Sue Hay wanted to be a vet from her early teens – ‘no other career path stood a chance’ – but her determination was tested. After qualifying, she worked in practice, raised her family and then joined the State Veterinary Service. More recently she joined Improve International as Head of Practical Skills, delivering training and revalidation of Official Veterinarians
- British Veterinary Association
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MY careers adviser told me that girls couldn't be vets and why didn't I think about forestry! Then I discovered that my school would no longer offer physics and chemistry as separate A levels as it thought physical science was the way forward. At least one vet school told me that it required these subjects as separate A levels, and my request to study these subjects at the boys' grammar school, just down the road, was met with horror. So I left and travelled much further each day to a ‘new’ sixth form college where physics and chemistry were offered to everyone.
Throughout this time I spent all my weekends and school holidays working for an equine vet who was also a racehorse trainer and bloodstock agent. I loved every minute and learned so much about managing competition horses.
My determination was rewarded with the offer of a place at Glasgow vet school. The vet school had recently started to accept more female students and my year was about one-third girls. I thoroughly enjoyed my time there – the sport and social life, as well as the course. We were a class of just over 60, so I knew everyone and made many lifelong friends.
My first job was in dairy practice in Castle Cary, Somerset. This was an excellent practice to start in; I was introduced carefully to the work and given lots of support. I remember being called to cases of milk fever very early, sometimes before the cow went down, and it was not unknown, in the calving season, to visit up to three before breakfast. Treating them in this early stage and seeing the instant response was very rewarding. The small animal work consisted of a half-hour surgery each evening and cat spays on a Wednesday afternoon. How things have changed!
Making a mark in practice
I was the first woman to work in this practice and, initially, many of the clients were reluctant to let me do their work. My break came after only a few weeks when I was sent to a cow with a retained cleansing. When I examined her she had a retained calf. I managed to remove the calf, but the smell was so bad that the farmer was unable to stay to help. This impressed him so much that he told everyone at market the following week. From then on I was welcome everywhere, but was always treated slightly differently from the men. I was given hot water, soap and towel, instead of a cold hose, at the end of a visit, but I was never invited to sample their homemade cider.
After a short spell in small animal practice I settled in a mixed practice in Oxfordshire. I have many happy memories from that time. When I decided it was time to change from career girl to mum we moved to settle in the Blackdown Hills. This is an area of outstanding natural beauty on the Devon/ Somerset border. It comprises steep hills, high hedgebanks and pocket handkerchief-sized fields.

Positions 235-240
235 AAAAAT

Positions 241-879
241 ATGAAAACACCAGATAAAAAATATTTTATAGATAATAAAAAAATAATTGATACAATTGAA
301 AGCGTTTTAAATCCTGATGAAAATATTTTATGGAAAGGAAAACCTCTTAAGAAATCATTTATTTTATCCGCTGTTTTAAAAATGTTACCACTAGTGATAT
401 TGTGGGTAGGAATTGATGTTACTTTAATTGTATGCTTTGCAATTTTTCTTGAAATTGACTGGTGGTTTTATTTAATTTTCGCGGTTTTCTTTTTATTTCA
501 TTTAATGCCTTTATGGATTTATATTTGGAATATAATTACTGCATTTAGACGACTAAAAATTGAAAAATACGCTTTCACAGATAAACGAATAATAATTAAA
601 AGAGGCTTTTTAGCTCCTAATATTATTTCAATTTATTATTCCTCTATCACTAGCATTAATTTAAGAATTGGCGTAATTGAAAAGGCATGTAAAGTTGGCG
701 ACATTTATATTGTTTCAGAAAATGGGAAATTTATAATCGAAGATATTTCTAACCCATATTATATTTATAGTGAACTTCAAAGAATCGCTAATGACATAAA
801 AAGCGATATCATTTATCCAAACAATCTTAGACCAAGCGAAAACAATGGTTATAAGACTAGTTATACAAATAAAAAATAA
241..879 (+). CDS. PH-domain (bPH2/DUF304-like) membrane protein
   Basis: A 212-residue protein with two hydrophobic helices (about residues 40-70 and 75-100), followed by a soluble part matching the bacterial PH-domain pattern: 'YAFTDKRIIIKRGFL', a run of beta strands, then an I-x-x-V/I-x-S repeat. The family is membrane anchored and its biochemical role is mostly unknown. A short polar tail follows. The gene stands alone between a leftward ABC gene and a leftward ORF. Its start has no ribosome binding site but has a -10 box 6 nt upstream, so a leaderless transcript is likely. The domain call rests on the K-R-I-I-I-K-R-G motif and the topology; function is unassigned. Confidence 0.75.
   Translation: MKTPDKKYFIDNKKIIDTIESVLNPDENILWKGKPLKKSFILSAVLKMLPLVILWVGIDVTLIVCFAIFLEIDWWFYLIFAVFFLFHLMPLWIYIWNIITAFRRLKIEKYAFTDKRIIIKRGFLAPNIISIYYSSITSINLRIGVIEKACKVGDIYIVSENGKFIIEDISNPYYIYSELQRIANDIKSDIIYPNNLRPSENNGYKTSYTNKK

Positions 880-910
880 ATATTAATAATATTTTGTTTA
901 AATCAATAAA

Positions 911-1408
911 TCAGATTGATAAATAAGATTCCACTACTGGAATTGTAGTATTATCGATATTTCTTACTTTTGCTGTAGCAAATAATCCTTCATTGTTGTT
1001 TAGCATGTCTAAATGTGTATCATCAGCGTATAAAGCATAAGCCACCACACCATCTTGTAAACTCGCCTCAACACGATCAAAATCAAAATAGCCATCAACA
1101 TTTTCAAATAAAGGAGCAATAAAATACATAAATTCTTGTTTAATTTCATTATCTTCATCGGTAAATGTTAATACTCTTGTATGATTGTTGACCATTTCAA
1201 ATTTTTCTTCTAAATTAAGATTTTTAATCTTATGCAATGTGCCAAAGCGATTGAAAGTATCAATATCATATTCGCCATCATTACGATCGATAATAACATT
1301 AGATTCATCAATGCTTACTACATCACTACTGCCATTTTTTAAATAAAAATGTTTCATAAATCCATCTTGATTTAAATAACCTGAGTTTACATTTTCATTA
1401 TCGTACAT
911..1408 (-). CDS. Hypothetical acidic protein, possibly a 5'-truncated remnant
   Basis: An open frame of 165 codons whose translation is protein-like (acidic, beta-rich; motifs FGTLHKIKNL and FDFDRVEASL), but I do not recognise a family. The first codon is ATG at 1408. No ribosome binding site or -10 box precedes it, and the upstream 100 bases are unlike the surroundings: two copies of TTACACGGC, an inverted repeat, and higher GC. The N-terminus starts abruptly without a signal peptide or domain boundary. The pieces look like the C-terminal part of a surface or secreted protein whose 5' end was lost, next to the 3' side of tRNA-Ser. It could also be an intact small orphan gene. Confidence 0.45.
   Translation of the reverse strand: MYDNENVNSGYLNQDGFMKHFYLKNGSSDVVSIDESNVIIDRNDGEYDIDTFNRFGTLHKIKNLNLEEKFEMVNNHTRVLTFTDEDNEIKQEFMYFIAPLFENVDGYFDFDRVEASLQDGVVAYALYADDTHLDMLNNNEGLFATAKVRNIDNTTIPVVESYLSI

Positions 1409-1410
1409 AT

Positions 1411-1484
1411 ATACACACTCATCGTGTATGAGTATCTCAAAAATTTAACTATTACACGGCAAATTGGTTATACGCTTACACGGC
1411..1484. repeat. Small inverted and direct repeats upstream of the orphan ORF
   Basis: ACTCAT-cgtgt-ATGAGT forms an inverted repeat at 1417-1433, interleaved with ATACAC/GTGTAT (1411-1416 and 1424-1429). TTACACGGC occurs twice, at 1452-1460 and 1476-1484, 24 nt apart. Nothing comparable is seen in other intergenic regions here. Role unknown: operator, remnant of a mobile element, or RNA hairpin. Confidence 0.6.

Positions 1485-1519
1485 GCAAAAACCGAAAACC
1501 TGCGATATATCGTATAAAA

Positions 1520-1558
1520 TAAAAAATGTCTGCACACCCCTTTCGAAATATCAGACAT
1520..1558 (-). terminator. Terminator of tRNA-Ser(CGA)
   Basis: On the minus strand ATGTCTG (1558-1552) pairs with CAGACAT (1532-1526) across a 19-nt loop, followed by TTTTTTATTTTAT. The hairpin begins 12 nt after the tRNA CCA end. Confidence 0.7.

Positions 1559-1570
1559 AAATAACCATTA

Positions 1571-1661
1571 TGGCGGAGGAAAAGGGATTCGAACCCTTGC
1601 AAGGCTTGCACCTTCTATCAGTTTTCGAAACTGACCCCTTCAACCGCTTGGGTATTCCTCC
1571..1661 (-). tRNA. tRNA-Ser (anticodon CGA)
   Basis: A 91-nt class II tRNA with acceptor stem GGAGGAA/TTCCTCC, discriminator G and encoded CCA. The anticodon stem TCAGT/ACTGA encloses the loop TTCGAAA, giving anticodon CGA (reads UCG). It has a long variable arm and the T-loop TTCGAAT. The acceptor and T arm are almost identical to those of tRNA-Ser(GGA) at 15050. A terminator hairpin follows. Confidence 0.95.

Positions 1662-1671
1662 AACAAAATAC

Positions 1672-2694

After a few years' break I returned to practice, working part time. But once my children were more independent, I started to look for alternative work and was successful in applying for a post with the State Veterinary Service, now the APHA. The local office was fairly close, so this worked well for me. I joined a great team of experienced vets who made me feel welcome, shared their knowledge and helped me to settle into this new area of veterinary work. Since this was in the south west of England, a large proportion of my work was bovine TB case management.
About this time a doctor friend told me about a postgraduate teaching qualification run by the Peninsula Medical School. I had always been interested in teaching clinical skills and decided that now was the time to find out more. This course was primarily for the medical school staff and for the doctors who taught the students in GP practices all over the region. It proved to be directly transferable to veterinary medicine and was put to good use supporting new colleagues. From this point I took over the Official Veterinarian (OV) TB training for my team. The course that I developed was later used as the national training model.
The opportunity to join Improve International, following its successful tender for the OV training contract, was perfect for me. As head of practical skills I am combining teaching and curriculum development with my knowledge of state veterinary medicine. I am also the course tutor for the essential skills and TB courses and run the TB practical assessment programme.
Improve International is an innovative and progressive company. The new online learning platform that it has developed has opened up many different and exciting ways to deliver course material. It can be accessed 24/7 from anywhere in the world and is continually updated. Working in partnership with the European School of Veterinary Postgraduate Studies and Harper Adams University means that the new official veterinarian training – OCQ(V)s – are recognised postgraduate qualifications and additional CPD courses are planned for the future.
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